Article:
The CZM hearing for the Port of Mandahl on March 5th we heard the developer present his case directly and through his architect and her staff and sub-contractors such as Amy Dempsey of Bio-Impact. However, it is important to note that not one private citizen stood up and testified on behalf of the developer. However, we listened to hours and hours of testimony against the development with over 63 private citizens speaking against the project and asking the permits be denied.
The Mandahl Salt Pond and its surrounding land is what is in question. It is a 99-year VI Government lease developed in 1964 to support the development of Hans Lollik. This current developer has made it clear that two years ago he legally separated the lease from Hans Lollik (his words and emphasis). Therefore, the operating purpose of the Lease was voided by this separation. The Government of the Virgin Islands must take back the Lease and preserve and protect Mandahl Salt Pond.
The developer's plans for a 'town center' are not reasonable nor viable in today's market nor in the next 10 years. We have 13 other marinas that are not full. A marina development in Mandahl could be disastrous as evidenced by the recent high seas and wave action into the lagoon. The developer himself acknowledges in the EAR that the 'marina' would be unusable part of the year due to north-northwest swells. There are lots of condos on the market that remain unsold, and in fact right at this minute there are over 175 various sized units for sale. Retail space throughout the island of St. Thomas remains un-rented. There are dozens of restaurants and bars that have empty seats each and every night. So why do we need a new development of retail/condos/marina/restaurants and bars?
Those opposing development had experts giving evidence of the significant impacts development would have on the thriving coral populations just outside the entrance to the pond. Staghorn and Elkhorn Corals thrive in this area. We saw dramatic underwater footage by Dr. Paul Jobsis of UVI attesting to rich life under the sea. We cannot ignore that these species are directly in the path of boat traffic suggested for the development.
Let's speak to the noise, lighting and air pollution to the adjacent neighborhood. We live on Atlantic Road, just 500 feet above Mandahl Bay. We can hear the waves crashing on shore and the birds screeching before they dive for fish. We can hear the few voices on the few boats that utilize the lagoon. However, if this development is approved the noise from the building out of this project alone would be deafening and destroy the peace, quiet and tranquility that we have known over the past 28+ years. And if the project is completed, the continuing noise, air and light pollution will be unacceptable. No matter the 'special turtle lighting' there will be lots of headlights, streetlights, and security lighting destroying the dark sky we have all come to know and appreciate. The noise pollution from the expected stand-by generators, compressors for a/c and refrigeration, motors in the powerboats, motors in the sewer treatment plant, R/O plant, alone will be deafening to the entire neighborhood. The smell from the exhaust of the trucks and boats, the dirt kicked up by building will exacerbate those living with asthma.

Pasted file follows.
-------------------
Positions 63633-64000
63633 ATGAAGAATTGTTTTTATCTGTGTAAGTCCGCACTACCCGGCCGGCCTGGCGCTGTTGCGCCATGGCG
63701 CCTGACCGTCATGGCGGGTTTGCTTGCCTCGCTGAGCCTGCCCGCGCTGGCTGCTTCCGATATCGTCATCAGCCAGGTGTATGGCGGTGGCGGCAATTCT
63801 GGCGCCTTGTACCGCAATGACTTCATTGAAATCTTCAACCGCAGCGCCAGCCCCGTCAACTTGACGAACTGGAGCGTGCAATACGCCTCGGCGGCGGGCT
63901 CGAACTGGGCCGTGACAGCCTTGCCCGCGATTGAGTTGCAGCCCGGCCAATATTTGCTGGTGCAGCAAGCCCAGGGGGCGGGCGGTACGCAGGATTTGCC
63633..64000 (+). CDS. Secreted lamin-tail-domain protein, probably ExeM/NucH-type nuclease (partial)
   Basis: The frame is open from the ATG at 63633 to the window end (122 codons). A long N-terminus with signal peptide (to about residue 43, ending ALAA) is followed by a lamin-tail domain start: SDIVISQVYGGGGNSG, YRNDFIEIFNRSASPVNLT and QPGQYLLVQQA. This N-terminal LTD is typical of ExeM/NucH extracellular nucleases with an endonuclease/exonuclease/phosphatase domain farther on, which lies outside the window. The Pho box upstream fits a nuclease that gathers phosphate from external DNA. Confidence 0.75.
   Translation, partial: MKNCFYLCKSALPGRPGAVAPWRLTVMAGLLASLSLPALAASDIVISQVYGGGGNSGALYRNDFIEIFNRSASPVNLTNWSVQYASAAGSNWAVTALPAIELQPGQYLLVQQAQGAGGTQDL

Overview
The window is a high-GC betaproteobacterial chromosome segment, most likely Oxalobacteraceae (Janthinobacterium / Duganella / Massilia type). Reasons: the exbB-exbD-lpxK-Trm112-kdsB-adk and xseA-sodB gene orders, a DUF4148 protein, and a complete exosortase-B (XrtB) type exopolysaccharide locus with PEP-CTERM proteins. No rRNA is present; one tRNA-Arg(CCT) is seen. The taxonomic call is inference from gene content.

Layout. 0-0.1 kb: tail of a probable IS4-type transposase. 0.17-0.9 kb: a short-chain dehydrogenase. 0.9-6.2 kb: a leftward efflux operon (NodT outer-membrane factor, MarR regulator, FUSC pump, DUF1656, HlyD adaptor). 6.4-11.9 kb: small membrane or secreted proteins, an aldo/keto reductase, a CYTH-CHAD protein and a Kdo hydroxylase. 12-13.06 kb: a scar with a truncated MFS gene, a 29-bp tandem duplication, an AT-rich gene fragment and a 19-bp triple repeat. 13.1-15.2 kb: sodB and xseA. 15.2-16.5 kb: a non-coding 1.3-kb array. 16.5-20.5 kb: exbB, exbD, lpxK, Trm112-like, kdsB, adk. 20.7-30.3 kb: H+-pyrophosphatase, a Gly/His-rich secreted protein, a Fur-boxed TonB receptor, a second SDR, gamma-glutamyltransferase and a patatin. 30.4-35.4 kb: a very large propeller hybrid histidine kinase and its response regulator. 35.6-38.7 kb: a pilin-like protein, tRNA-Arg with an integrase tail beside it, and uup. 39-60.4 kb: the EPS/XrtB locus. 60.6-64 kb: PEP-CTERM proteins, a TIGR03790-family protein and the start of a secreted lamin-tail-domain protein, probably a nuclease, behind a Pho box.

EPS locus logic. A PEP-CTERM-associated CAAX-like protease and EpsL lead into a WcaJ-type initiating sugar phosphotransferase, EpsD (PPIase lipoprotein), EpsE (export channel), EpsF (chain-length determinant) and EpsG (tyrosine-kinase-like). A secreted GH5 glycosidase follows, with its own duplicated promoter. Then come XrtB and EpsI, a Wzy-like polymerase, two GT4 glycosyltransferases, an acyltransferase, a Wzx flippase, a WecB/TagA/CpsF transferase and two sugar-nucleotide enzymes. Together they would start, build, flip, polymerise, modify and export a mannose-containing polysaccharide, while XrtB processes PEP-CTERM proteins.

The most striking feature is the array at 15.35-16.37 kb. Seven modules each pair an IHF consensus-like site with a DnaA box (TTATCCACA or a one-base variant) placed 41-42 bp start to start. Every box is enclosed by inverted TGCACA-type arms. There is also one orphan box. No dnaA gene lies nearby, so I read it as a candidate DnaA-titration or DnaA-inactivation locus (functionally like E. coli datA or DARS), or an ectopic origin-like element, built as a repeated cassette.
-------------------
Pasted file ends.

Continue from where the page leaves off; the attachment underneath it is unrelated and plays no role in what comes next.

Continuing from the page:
There are so many reasons why this permit should be denied. But the bottom line is that this is an ill-conceived project which has little likelihood of being financed and an even less likelihood of being marketable and sold. Everything that the developer wants to build out is already available on St. Thomas; marina slips, condos, retail spaces, places of worship, artists' studios, grocery stores, and more.
We simply do not need to add to the glut of empty spaces in this world-wide recession, nor do we need to grant another permit that will most likely be sold to yet another 'developer-investor' with high ideas of how 'they' are going to 'bring prosperity and jobs to the Virgin Islands'. We are a smart people, us Virgin Islanders. We should be able to control our own destiny by figuring out how to use our own natural resources such as the Government owned Mandahl Salt Pond and Mandahl Bay area. We can and should and will find unique and interesting ways of offering eco-sensitive experiences to our residents and visitors alike. And we will do it without ruining our coastlines, beaches and salt ponds. And we will provide jobs and revenue. We really hope that CZM Committee uses their wisdom and that they will vote to deny the permits requested by Mandahl Bay Holdings. Thank you.
Fred and Sharon Hupprich
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